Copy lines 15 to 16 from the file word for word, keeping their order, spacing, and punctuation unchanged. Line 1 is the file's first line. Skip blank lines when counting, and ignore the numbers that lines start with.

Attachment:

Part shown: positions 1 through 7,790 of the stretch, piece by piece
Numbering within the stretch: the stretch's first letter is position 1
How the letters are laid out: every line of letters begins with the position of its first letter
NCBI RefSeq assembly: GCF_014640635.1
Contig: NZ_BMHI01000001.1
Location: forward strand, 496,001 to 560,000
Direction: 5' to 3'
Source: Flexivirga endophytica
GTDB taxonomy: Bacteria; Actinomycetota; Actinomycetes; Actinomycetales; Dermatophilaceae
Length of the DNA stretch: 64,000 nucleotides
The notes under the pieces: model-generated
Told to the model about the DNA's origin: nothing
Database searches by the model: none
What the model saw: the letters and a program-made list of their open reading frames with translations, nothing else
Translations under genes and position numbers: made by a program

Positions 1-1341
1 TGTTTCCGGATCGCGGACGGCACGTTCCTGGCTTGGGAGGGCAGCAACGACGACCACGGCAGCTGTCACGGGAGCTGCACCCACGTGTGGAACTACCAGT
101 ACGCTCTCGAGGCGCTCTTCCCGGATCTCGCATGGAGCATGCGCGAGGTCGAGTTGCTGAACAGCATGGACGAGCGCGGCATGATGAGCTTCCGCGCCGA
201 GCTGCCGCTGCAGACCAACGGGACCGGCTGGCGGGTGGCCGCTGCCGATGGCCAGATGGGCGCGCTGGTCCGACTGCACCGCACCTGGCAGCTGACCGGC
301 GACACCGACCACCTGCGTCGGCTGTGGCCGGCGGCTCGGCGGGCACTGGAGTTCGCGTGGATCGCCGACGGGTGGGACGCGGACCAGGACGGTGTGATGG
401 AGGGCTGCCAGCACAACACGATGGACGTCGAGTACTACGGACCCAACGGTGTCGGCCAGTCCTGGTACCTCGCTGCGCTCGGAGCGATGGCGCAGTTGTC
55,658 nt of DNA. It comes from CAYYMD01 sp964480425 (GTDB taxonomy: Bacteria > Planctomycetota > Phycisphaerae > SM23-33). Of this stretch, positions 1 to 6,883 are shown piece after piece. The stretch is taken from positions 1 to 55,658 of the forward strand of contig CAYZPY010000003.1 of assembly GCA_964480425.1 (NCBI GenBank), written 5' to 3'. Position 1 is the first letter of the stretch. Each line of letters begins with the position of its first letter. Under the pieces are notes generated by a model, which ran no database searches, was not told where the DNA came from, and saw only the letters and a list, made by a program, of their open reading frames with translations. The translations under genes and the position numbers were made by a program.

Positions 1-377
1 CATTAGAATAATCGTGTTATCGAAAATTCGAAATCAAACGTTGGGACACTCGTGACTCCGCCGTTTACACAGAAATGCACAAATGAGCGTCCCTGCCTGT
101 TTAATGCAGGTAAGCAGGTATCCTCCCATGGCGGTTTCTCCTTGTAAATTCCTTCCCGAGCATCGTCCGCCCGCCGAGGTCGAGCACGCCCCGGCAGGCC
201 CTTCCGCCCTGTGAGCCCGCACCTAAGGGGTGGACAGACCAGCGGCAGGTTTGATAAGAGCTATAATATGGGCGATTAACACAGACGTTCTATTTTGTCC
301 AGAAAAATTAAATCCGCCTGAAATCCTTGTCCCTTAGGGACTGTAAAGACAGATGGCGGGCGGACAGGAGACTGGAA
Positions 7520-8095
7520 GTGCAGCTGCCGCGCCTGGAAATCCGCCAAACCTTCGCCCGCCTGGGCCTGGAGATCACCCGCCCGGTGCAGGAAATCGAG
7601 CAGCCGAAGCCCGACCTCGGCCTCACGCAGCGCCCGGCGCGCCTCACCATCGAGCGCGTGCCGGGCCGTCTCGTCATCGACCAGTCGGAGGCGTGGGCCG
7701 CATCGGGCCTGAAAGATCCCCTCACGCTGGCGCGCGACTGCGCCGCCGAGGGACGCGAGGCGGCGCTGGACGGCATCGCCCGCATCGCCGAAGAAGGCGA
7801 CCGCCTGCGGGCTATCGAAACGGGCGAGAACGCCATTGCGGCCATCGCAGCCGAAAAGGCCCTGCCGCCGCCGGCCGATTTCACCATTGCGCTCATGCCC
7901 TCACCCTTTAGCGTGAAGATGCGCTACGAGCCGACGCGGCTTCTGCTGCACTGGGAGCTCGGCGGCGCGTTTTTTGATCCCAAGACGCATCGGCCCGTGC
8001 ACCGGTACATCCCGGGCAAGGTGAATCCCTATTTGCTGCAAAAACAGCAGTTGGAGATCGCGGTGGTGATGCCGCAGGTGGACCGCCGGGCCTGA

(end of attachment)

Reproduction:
Translations under genes and position numbers: made by a program

Positions 1-1341